Kaptur, Dingell, Phillips, Levin Demand Support For Frontline Public Service Workers In Next Coronavirus Aid Package

May 1, 2020
Press Release
While Republican Senate Leader Mitch McConnell says states should be forced to file for bankruptcy, Midwest Democrats are fighting for critical aid that state and local governments need to pay healthcare workers, police, firefighters, teachers, and others

Washington, D.C. – Congresswoman Marcy Kaptur, (D-OH), along with Representatives Debbie Dingell (D-MI), Dean Phillips (D-MN) and Andy Levin (D-MI) held a call with regional reporters on Thursday as House Democrats are demanding support for the region’s frontline public service workers in next Coronavirus aid package.


Midwest Democrats are fighting for critical aid that state and local governments need to pay healthcare workers, police, firefighters, teachers and other frontline public service workers during the crisis.


But, Republican Senate Majority Leader Mitch McConnell – who blocked such aid in the most recent package – recently said he believes states should be forced to file bankruptcy, putting the livelihoods of frontline public service workers at risk. Last week, President Trump indicated he would support funding for state, tribal and local governments in the next package. But this week, the President indicated he may be backtracking on that promise. 


Midwest Democrats are holding the President accountable to his commitment and fighting to ensure the region and our workers have the support we need amid the Coronavirus pandemic.


“It is absolutely essential that communities across Ohio and the Midwest receive the coronavirus relief funding they need to safely navigate the difficult and unprecedented circumstances within which we find ourselves,” said Rep. Kaptur. “Emergency federal support is critical for the public service workers on the frontlines of this fight. Just as we wouldn’t send our soldiers to the frontlines without rifles or boots, why would we send our healthcare professionals and first responders to the frontlines without PPE or ask our local governments to cut funding for first responders when they are needed most? We have an opportunity to support frontline service workers and our communities in the next coronavirus relief package, and I’m glad to have partners like Representatives Dingell, Phillips, and Levin in that effort.”


“Frontline public service workers, from police and fire to healthcare and EMS, are putting their lives at risk every day during this pandemic. The next aid package must put families and communities first by ensuring that public services, and the dedicated workers who provide them, are protected,” said Rep. Dingell.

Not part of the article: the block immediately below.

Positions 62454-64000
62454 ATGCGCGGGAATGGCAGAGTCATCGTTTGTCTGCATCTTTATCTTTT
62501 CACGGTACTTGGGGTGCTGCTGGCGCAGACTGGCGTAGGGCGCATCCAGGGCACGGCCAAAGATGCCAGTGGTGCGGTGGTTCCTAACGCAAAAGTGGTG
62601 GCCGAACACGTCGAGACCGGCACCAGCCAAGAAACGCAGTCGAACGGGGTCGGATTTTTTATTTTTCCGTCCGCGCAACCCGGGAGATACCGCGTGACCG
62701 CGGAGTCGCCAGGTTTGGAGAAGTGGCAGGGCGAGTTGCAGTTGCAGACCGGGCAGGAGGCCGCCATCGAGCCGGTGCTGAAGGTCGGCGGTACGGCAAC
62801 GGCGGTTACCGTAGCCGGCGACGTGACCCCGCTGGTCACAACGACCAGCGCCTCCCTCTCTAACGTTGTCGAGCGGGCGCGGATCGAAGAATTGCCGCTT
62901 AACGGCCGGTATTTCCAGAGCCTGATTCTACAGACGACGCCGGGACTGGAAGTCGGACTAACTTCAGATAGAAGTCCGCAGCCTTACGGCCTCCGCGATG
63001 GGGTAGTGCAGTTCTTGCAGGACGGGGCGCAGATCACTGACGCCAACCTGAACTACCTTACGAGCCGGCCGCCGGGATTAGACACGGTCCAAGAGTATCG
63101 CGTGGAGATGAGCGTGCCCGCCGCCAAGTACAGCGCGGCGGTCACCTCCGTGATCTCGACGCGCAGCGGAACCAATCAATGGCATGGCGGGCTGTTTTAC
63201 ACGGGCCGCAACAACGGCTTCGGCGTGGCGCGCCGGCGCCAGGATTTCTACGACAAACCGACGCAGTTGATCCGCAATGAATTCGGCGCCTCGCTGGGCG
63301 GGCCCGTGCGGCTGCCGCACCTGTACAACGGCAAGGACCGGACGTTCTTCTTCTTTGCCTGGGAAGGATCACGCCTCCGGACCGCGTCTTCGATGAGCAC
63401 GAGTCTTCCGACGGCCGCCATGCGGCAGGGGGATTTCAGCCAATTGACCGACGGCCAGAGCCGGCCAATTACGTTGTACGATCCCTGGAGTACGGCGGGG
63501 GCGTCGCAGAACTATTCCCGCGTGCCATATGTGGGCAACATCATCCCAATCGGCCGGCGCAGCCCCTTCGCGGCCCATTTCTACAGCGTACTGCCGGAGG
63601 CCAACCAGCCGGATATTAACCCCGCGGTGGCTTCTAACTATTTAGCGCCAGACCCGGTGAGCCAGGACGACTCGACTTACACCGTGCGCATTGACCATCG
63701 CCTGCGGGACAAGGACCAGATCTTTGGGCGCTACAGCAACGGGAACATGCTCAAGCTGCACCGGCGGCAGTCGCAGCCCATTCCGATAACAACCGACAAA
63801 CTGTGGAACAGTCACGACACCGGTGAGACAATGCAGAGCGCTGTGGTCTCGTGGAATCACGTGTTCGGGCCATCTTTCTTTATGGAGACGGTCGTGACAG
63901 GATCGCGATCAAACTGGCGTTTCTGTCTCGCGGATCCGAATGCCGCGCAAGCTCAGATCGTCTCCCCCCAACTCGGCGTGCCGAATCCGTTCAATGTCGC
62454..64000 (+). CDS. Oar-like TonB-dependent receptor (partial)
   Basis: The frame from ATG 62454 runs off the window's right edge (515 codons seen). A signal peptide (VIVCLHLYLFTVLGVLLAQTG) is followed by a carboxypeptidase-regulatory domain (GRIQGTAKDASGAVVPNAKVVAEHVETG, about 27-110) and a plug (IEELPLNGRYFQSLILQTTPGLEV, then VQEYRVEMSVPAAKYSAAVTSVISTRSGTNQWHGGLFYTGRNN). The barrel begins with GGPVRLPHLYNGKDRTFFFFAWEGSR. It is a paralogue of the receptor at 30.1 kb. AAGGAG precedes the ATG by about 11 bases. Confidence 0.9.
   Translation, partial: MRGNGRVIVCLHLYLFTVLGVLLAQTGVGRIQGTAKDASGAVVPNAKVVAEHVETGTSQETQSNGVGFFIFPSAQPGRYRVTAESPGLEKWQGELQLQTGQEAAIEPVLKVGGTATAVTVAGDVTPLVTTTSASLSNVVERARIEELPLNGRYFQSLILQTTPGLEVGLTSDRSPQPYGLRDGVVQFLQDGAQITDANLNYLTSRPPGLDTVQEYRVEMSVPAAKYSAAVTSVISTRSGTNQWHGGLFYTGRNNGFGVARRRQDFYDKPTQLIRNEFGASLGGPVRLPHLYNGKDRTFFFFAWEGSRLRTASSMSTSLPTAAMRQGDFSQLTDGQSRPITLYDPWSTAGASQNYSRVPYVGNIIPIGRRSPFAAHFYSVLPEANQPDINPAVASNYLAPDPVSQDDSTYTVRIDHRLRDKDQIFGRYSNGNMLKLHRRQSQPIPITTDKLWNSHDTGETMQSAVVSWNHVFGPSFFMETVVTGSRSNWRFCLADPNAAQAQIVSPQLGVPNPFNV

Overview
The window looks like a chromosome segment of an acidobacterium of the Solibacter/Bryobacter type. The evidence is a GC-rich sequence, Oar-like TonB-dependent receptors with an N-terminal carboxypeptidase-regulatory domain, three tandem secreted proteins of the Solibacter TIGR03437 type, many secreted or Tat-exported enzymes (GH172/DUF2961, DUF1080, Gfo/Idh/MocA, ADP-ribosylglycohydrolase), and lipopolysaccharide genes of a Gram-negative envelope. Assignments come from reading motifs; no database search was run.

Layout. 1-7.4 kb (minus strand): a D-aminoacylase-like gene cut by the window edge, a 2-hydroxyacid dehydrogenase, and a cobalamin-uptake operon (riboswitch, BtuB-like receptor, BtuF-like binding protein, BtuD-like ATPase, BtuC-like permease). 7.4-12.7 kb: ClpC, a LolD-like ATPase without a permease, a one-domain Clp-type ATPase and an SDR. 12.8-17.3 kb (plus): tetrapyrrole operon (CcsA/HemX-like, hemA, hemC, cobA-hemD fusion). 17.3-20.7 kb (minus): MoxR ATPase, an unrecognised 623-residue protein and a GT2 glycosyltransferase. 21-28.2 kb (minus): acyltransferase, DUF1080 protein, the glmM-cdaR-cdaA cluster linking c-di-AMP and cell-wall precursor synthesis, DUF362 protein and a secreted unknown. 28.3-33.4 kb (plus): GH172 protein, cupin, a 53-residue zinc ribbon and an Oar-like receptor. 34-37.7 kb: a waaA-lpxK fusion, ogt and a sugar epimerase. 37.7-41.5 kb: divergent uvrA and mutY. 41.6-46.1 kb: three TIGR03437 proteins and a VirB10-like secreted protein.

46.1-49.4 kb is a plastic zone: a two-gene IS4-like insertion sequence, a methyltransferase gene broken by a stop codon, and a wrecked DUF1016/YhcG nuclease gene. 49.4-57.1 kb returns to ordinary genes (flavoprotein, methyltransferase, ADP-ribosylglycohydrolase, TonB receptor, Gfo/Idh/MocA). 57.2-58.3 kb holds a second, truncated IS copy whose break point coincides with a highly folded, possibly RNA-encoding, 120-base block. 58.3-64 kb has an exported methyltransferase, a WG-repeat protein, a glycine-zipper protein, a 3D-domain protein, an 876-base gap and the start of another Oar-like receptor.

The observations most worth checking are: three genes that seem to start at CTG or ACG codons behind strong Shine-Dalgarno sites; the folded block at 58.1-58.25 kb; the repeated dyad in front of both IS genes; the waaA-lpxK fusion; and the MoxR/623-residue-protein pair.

“We have to make sure that smaller cities like Warren and Royal Oak, MI are not left out of the COVID-19 response effort. We’re working to ensure they get much-needed support in the next relief bill passed by Congress, and we must get started on a nationwide contact tracing operation so we can get on track to overcome this pandemic and re-open our country and economy,” said Rep. Levin.


“So far, both parties have come together to pass hundreds of billions of dollars to provide relief for Americans across the country. While I’m encouraged by our progress so far, our job isn’t done. We need to provide relief for local and state governments. We need widespread testing. And we need to protect the vote in November. This has been the most significant distribution of taxpayer dollars in human history, and as members of Congress we have a responsibility to put partisanship aside and ensure that money flows to the communities, families, and small businesses which need it most,” said Rep. Phillips.


Last week, the House passed its third bipartisan emergency package. The original proposal from the White House and Republican Senate Leader Mitch McConnell did nothing to ensure our local main street businesses can access the support they need. It left hospitals and healthcare workers out. And it failed to include testing we know is so desperately needed to reopen our economy safely.


But Democrats insisted on changes and we secured critical provisions for the people of the Midwest

  • For small businesses: Democrats strengthened the Paycheck Protection Program with $310 billion in additional funding, with $30 billion reserved for community-based lenders, small banks and credit unions and $30 billion for medium-sized banks and credit unions.  Democrats also expanded small business support beyond PPP by securing $50 billion for SBA disaster lending, translating into more than $350 billion in loans and $10 billion in SBA disaster grants.  And Democrats included strong protections to ensure that our nation’s farmers have access to this vital assistance.
  • For hospitals and health care workers: Democrats secured $75 billion to provide resources to the frontlines, including Personal Protective Equipment. 
  • For all Americans: Democrats secured $25 billion for testing, which is the key to reopening the economy safely.


Sadly, in the interim bill, the Administration refused to agree to more funding for state, tribal and local governments on the front lines of this crisis who desperately need an infusion of funds to pay the workers who keep communities safe. Midwest Democrats are demanding that support be included in the next package.